Leaving home to attend college is an exciting time! Students look forward to living on campus, meeting new friends and learning more about their chosen fields, yet things don’t always go smoothly at first. It takes time to adjust to a new environment, a new social scene and new ways of learning. But, young people who have celiac disease have an additional challenge — finding ways to nourish themselves safely. For some, even the smallest amount of gluten can make them very ill. So, here are a few tips to help someone with celiac stay healthy.
1. Reach out and make contact with others.
Make an appointment with the college nutritionist, if there is one. Ask if he or she can put you in touch with other students who have celiac disease. Someone who has been on campus can show you the ropes. Get to know the head chefs and the staff in the dining hall. If these folks can put a name to a face and understand your condition, they will likely be able to serve you better.
2. Scope out the scene.
Visit the dining hall during quiet times to understand the layout and where and how the gluten-free food will be served. This is also a better time to talk to the dining staff. When they are less busy and the surroundings are quieter, they will hopefully hear your concerns around gluten.
3. Create an emergency stash.
Keep gluten-free snacks and alternative meals in your room for those times when the meal options at the cafeteria are limited or not to your liking.
4. Educate your friends.
Talk with your community about your condition. Many people have no real understanding of celiac disease or a gluten-free lifestyle. When real friends learn that the consequences of eating even a crumb of wheat could be devastating to you, they will be empathetic, even protective of you. Also, if you’re eating with a group, let them know ahead of time that you might have to wait an extra 10 minutes for your “special” meal to be served.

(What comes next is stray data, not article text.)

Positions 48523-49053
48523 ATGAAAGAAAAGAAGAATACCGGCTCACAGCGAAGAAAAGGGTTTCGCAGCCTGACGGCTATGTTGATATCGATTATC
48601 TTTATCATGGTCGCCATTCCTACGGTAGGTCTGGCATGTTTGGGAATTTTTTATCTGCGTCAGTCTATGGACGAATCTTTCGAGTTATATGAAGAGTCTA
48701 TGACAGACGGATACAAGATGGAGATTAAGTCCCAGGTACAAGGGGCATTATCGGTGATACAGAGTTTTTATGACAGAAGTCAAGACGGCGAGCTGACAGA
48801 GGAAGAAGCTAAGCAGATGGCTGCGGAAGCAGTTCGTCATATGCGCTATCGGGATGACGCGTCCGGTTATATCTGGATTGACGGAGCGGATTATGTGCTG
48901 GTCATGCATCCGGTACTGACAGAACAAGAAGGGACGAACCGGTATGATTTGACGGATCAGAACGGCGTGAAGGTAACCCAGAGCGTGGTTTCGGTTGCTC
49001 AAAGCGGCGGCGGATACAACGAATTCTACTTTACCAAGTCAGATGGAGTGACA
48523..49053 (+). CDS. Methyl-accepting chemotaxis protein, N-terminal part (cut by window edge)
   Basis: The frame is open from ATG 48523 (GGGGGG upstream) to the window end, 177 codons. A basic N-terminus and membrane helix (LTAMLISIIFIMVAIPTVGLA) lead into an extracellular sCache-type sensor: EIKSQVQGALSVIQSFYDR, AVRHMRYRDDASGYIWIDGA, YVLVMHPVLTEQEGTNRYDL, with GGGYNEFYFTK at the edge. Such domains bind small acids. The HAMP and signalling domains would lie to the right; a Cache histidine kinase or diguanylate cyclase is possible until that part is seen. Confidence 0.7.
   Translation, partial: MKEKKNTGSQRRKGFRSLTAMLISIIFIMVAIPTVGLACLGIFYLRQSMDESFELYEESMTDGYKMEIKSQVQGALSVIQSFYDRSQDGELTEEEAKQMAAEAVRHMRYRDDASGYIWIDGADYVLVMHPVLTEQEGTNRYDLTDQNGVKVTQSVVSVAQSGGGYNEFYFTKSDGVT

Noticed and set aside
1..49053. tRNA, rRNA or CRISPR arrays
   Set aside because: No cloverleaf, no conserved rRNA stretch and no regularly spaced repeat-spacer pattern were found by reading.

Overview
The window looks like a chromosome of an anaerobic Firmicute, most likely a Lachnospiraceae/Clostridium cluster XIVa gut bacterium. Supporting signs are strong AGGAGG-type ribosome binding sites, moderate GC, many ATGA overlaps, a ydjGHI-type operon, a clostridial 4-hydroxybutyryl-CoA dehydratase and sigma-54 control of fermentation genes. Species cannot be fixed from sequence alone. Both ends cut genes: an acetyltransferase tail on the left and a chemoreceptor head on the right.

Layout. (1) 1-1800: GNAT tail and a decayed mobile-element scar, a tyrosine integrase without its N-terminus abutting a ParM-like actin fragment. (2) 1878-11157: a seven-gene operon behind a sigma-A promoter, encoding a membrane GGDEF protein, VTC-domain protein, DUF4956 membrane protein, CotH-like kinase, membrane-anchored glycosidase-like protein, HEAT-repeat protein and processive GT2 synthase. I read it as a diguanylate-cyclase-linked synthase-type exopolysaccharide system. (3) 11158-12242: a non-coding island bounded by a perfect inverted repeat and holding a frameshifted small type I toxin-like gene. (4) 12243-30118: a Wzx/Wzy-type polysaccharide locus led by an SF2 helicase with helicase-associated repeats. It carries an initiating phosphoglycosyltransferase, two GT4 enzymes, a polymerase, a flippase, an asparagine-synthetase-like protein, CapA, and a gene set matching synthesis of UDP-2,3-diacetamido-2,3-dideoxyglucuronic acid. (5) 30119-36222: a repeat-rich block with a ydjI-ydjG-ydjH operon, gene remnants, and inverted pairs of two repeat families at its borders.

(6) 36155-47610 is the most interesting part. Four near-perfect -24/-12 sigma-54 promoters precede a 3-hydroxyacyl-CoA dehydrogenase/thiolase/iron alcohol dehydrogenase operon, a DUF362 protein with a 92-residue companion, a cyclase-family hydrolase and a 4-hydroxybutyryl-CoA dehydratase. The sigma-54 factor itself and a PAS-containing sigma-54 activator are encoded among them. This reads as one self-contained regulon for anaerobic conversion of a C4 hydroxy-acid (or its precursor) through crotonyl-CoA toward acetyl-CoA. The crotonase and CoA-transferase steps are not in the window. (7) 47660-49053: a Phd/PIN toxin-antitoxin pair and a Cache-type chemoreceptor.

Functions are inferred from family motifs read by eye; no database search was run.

5. Prepare for parties.
Most social events revolve around food. Be prepared and have a snack beforehand. Or pack a “to-go” bag. It’s no fun to stand around watching others eat while you’re hungry. Also, you don’t want to be tempted to eat something that you’re not sure is safe.
6. Trust your instincts.
Just because someone says a food is gluten-free does not mean it is. They are not the expert. You are. Some people are not aware of cross contamination or ingredients where gluten can hide.
7. Treat yourself.
If you can, plan a night out at a celiac-safe restaurant with friends or family who know you well and understand the challenges you are facing. The transition to on-campus living can be hard without having to deal with unique food needs. So, you deserve to enjoy a gluten-free meal where your guard doesn’t have to be up, and you are surrounded by those who love and support you.